Nikki Haley talks about her foundation’s after-school work with rural student
Nikki Haley came home Wednesday to South Carolina and her hometown and gave more insight into what she plans to do now that she has left her position at the United Nations.
The former S.C. governor and U.S. ambassador talked about her future plans as she toured Richard Carroll Elementary School in Bamberg. It was Haley’s first public appearance in South Carolina since attending Gov. Henry McMaster’s inauguration.
Not on her mind, she insists, were any plans to run for public office again, despite speculation the Bamberg native could launch a bid for president in 2024.
“I’m not thinking about it,” said Haley, who left her U.N. post late last year.
Instead, Haley talked more about her past than her future as she spoke to students in an after-school homework program organized by the Original Six Foundation, a non-profit founded by Haley in 2011 after she was elected the Palmetto State’s first female and first minority governor. She encouraged them to dream big as they considered their own futures.
“I didn’t know I would be governor or ambassador” when she was their age, Haley told the students. “But everything I learned in Bamberg taught me how to do that.”
Haley has made some of her plans public. She’s writing a book, slated for fall release, she said, about her time as governor and serving in President Donald Trump’s administration. She also may soon join the board of directors at Boeing, which operates an airplane manufacturing center in North Charleston.
Haley has also started a policy advocacy group, Stand for America, focused on foreign policy issues. The group provides Haley a platform to push for the hawkish views she honed at the U.N., but it also allows her to stay in the public spotlight ahead of a possible run for national office.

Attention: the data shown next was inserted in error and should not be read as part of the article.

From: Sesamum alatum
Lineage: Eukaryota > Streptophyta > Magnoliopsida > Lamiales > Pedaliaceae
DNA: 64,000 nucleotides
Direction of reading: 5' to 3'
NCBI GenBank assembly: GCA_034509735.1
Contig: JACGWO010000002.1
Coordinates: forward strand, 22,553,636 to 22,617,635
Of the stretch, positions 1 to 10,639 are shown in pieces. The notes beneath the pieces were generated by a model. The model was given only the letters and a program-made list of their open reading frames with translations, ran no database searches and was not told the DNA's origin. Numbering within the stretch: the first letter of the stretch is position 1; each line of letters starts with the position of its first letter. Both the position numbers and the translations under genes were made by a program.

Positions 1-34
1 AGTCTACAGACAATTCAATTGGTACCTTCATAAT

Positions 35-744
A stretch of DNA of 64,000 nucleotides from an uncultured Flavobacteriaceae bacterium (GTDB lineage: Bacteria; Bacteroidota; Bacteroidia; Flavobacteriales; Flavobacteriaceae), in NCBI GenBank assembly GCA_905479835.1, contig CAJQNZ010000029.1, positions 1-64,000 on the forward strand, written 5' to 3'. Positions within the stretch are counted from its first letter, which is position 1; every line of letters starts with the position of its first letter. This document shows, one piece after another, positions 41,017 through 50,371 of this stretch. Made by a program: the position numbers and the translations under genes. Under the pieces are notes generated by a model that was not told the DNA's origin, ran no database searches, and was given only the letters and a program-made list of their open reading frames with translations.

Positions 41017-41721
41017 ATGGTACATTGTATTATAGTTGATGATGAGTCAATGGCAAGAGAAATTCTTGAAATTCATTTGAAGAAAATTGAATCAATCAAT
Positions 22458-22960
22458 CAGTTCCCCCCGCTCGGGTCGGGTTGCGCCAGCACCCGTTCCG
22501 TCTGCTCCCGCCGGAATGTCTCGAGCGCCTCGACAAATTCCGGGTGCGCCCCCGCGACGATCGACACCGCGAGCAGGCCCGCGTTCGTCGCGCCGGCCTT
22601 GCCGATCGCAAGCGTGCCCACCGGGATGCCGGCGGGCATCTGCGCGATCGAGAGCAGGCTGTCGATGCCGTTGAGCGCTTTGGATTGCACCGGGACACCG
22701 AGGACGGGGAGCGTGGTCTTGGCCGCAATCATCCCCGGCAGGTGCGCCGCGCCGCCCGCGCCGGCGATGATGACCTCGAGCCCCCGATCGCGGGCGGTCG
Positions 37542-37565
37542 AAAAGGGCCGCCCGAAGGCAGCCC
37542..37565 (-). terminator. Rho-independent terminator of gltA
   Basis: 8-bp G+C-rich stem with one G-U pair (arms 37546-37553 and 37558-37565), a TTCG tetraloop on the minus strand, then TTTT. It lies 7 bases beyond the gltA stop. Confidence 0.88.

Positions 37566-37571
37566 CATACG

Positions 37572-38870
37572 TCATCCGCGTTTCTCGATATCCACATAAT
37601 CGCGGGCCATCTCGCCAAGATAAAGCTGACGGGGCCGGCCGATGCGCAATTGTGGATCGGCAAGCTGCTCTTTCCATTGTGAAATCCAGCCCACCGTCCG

“It’s meant to be about good policy, not elections, and not (be) highly partisan,” Haley said, while singling out some domestic issues she wants to focus on. “We want to promote what we see as good policies, educate people on the Green New Deal, on socialism versus capitalism.”
She says Stand for America will focus on digital initiatives to reach young people, and she expects to begin organizing events on college campuses soon. Haley said she will be “very involved” with the group, but wouldn’t identify any of Stand for America’s donors.
“There are a lot of conservatives out there who know there’s not enough out there on policy,” she said. “And they know I’m not running for anything, so I’m not a threat.”
Jordan Ragusa, a political science professor at the College of Charleston, doesn’t expect to hear any more concrete plans from Haley for some time, especially after she ruled out running against Trump in 2020.
“I don’t think anyone but Nikki Haley and a few close people in her orbit know what her future plans are,” Ragusa said. “Maybe she doesn’t even know.”
Haley’s work with the Original Six could keep her name in the spotlight for the next six years, especially in the first-in-the-South primary state she calls home. But it’s also a long-time focus of Haley’s, dating back to her own time in rural schools.
Haley helped run the charity, focused on helping rural South Carolina, during her time as governor. But she had to step away when she was named ambassador. She rejoined the foundation’s board in February.
In addition to its work in Bamberg, the Original Six Foundation provides after-school homework assistance to fourth through eighth grade students at Manning Junior High School, and at Jonesville Elementary and Middle School. It also operates an early education literacy program from kindergarten through third grade at Barnwell Primary School.
Richard Carroll is in Bamberg District One, which like many rural districts faces challenge. The district has less than 1,500 students and has been targeted for consolidation with neighboring Bamberg District Two.
Other post-U.N. projects, like serving on the Boeing board, could point to Haley looking at opportunities beyond a return to public office, Ragusa said.
“That’s the kind of thing she could be scrutinized for,” Ragusa said, comparing it to Hillary Clinton’s paid speeches to Wall Street firms that became a liability in her 2016 campaign for president.
“But,” he added, “it probably helps her in South Carolina because of Boeing’s clout.”